‘There was something about stories that I was really drawn to.’ Bijan Sheibani’s love of storytelling has led him from an English degree at Oxford to a career as an award-winning theatre director—but his career choice didn’t always seem obvious. After rejecting an internship from a major law firm in his third year and considering the whole spectrum of different paths, Bijan directed a play in the second half of Trinity Term, after Finals were over, and realised where his true passion lay.
The experience drove him to apply for a Master’s at the Central School of Speech and Drama, followed by several years of sporadic writing, asking his favourite directors for assistant jobs, and entering theatre competitions (all whilst tutoring to support himself). But Bijan felt he was starting to break into the industry. Since then, he has directed plays such as Inua Ellams’ Barber Shop Chronicles at the National Theatre, directed two short films that were selected for the BFI London Film Festival, and been nominated for an Olivier Award in 2010 for Best Director for his production of Our Class. However, it was the world premiere of his play The Arrival at the Bush Theatre in 2019 that he describes as a ‘breakthrough moment’: ‘Whilst I loved directing, I started to feel a strong desire to take my writing seriously, and the fact that the play I wrote resonated with so many people—that it was unexpectedly universal—was a great feeling.’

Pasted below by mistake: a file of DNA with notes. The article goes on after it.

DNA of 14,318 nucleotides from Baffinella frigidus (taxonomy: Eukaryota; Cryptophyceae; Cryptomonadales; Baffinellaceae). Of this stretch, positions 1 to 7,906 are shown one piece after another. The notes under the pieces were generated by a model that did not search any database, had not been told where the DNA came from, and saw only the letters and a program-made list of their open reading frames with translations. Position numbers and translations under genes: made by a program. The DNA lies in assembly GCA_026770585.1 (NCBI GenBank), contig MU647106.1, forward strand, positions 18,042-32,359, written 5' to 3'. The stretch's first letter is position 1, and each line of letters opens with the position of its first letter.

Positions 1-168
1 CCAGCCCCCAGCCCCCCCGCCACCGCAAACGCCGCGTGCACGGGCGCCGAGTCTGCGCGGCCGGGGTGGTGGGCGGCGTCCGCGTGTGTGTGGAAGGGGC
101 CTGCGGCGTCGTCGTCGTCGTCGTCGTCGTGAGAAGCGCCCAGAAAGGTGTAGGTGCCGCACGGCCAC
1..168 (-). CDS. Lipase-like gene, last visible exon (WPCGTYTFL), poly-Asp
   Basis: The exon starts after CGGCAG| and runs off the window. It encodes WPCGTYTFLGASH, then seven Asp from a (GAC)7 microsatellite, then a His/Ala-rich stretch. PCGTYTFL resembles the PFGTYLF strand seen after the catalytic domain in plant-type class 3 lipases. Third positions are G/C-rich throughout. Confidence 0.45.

Bijan sees his time at Oxford as providing the foundations for his current career, particularly the tutorial system. ‘The discipline of having to write essay after essay meant you had to put together ideas and then have them thoroughly judged and thrown back at you,’ taught Bijan how to take a rigorous approach to work and interrogate texts and ideas, which is still a major part of the work he does today. However, there was also a clear difference between his studies and his progression into theatre: ‘What was different about going into theatre was that you can’t hide in a world of flowery language. You have to interrogate the difference between what sounds good and an idea that has substance and meaning.’
For students looking to pursue a career in the creative industries, Bijan has this advice: ‘Don’t be too hard on yourself or judge what you’re producing too harshly. Try and listen to your gut. Stay in touch with what you care about and what you want to say. And most of all, have patience.’
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